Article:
The key to the McDonald decision is found in Barker v. Wingo, 407 U.S. 514, 92 S.Ct. 2182, 33 L.Ed.2d 101 (1972), which established a balancing test to determine whether a defendant's speedy trial right has been violated. The Barker Court identified three evils which the sixth amendment speedy trial guarantee prevents: (1) oppressive pre-trial incarceration; (2) anxiety and concern of the accused; and (3) impairment of his or her ability to defend at trial. The Barker Court, however, labeled the last interest as the most important. Id. at 532, 92 S.Ct. at 2193. The Court said that it is prejudice through a loss of evidence and the disappearance of witnesses because of pretrial delay that the sixth amendment speedy trial guarantee was designed to prevent.

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Accepting the Barker analysis, the McDonald Court found that a pretrial claim based upon the sixth amendment speedy trial clause fails the Abney test. The denial of such a claim before trial does not dispose of the issues completely, and is not easily separated from the merits of the case because the extent of the prejudice suffered by the defendant cannot be measured accurately until after trial. Perhaps the most important point in the McDonald opinion, however, is that "(i)t is the delay before trial, not the trial itself that offends the constitutional guarantee of a speedy trial." 435 U.S. at 861, 98 S.Ct. at 1553. Proceeding with the trial following denial of a sixth amendment speedy trial claim does not cause or compound the harm suffered by the defendant. Therefore, the right is as easily vindicated after trial as before. In contrast, the evil to be prevented by the double jeopardy and the speech and debate clauses is the trial itself. The sixth amendment speedy trial clause, however, "does not ... encompass a 'right not to be tried' which must be upheld prior to trial if it is to be enjoyed at all." Id.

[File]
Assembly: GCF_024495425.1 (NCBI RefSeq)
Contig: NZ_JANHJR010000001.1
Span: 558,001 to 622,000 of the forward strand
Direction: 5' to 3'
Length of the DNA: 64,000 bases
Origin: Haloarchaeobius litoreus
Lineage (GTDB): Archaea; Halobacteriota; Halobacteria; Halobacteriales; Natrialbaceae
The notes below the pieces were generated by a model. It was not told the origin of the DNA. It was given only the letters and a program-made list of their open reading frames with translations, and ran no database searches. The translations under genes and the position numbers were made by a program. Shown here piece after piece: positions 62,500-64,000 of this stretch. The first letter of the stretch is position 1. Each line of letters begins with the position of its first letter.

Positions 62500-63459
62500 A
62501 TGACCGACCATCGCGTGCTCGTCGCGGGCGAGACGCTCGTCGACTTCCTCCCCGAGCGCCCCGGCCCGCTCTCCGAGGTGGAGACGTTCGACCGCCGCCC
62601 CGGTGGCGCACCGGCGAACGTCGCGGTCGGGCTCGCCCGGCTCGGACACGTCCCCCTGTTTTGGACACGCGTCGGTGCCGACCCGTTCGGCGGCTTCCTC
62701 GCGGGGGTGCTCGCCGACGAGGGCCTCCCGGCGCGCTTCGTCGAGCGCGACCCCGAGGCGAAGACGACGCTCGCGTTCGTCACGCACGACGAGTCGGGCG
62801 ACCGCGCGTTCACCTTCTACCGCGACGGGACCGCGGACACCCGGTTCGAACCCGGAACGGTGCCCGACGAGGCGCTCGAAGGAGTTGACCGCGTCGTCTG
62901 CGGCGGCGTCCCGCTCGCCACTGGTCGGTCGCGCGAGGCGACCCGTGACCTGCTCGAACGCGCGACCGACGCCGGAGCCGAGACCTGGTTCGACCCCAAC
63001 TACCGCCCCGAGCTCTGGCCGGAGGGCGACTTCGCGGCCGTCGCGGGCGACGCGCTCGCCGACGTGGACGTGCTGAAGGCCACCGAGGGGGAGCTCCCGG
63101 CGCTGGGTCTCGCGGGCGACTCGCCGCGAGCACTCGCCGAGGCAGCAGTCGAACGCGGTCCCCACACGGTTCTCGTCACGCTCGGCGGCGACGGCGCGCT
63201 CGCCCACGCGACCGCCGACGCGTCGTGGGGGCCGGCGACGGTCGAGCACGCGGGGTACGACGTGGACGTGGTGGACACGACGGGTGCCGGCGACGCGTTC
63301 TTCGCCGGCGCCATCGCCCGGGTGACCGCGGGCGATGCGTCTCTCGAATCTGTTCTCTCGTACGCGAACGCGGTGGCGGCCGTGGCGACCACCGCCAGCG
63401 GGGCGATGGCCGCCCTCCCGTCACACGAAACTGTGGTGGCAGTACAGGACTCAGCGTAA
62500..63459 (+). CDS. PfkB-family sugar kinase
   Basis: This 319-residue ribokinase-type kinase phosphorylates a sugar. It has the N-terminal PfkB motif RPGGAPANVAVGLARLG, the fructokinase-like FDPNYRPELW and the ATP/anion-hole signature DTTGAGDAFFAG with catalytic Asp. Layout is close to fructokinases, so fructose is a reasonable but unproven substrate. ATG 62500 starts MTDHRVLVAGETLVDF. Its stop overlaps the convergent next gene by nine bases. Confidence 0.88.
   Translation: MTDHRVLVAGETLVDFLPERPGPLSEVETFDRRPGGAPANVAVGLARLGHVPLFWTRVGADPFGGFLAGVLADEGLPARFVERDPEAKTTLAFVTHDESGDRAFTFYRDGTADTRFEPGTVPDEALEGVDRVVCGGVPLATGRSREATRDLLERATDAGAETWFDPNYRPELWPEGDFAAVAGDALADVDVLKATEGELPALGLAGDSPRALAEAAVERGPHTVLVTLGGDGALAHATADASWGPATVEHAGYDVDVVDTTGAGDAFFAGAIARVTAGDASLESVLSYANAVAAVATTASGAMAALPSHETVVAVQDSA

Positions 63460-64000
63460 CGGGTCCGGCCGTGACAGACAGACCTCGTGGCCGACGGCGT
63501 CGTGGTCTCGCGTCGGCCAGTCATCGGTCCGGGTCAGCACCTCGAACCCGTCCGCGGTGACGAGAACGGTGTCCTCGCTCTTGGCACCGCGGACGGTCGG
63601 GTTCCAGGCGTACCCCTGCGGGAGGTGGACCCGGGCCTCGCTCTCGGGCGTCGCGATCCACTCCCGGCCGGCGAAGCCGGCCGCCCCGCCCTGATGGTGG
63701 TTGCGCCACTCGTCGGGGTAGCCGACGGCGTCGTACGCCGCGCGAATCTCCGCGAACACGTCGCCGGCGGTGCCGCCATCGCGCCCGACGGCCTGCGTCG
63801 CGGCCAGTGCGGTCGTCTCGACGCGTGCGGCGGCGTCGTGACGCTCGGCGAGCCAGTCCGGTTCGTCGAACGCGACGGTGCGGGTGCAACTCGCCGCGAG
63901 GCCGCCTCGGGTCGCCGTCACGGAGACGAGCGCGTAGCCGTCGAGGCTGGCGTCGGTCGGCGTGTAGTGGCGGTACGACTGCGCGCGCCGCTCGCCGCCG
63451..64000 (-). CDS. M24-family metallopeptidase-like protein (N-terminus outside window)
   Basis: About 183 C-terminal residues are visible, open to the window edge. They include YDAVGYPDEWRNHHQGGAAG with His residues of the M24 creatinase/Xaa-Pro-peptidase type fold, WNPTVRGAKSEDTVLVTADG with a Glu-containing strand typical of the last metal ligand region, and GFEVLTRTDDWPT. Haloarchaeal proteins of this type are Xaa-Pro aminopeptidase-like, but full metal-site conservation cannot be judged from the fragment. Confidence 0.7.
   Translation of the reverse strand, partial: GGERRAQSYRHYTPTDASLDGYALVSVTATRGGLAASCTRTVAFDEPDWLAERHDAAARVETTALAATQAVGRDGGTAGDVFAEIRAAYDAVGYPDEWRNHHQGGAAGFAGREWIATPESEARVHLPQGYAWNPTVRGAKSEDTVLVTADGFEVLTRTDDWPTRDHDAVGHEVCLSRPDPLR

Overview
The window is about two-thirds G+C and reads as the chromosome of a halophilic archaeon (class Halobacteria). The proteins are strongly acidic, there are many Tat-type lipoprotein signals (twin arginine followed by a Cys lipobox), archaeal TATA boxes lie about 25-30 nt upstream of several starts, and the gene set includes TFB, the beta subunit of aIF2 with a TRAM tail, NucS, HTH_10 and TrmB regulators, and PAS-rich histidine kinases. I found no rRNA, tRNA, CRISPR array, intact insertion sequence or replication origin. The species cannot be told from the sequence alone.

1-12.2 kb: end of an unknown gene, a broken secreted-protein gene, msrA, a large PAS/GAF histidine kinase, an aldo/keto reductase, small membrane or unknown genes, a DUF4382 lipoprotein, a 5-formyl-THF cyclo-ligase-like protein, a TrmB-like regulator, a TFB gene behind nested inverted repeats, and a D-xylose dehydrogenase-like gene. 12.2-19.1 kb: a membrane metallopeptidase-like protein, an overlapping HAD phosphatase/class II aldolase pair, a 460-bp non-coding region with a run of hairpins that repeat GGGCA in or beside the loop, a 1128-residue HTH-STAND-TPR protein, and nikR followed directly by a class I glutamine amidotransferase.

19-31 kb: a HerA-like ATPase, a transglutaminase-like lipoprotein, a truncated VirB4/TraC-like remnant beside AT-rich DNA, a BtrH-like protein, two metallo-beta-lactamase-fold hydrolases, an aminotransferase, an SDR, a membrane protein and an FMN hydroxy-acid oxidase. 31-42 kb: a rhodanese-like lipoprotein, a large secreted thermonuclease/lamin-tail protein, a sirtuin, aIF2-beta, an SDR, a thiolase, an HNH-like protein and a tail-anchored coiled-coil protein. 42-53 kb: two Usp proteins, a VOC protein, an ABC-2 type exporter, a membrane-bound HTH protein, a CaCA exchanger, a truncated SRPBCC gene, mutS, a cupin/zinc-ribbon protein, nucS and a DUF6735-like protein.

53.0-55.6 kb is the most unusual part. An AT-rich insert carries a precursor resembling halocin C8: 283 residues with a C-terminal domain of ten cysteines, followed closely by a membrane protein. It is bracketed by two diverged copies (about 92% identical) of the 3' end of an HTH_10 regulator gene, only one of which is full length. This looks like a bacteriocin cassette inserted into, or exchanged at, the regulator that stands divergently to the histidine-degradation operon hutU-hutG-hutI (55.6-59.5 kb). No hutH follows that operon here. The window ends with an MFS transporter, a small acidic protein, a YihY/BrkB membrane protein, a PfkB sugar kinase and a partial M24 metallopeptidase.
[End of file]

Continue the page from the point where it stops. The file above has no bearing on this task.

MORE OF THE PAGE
It is true that a claim under the Speedy Trial Act differs in some significant ways from a claim under the sixth amendment speedy trial clause. The Speedy Trial Act was passed at least partly because Congress was dissatisfied with the Supreme Court's decision in Barker. Congress recognized that a defendant who must wait long periods to be tried suffers from a "magnitude of disabilities," only one of which is the inability to defend himself at trial. A defendant also suffers from severe emotional and financial strain when forced to undergo a non-speedy trial. H.R.Rep. No. 93-1508, 93d Cong., 2d Sess., reprinted in (1974) U.S.Code Cong. & Ad.News 7401, 7408. See also United States v. Marion, 404 U.S. 307, 320, 92 S.Ct. 455, 463, 30 L.Ed.2d 468 (1971) (cited by the House report). Therefore, Congress devised a scheme to circumvent the Barker opinion and put teeth into the speedy trial guarantee. The scheme operates like a statute of limitations. The guarantee is violated if the prosecution oversteps the time limits of the act. Under the Speedy Trial Act there is no need to measure prejudice to the defendant.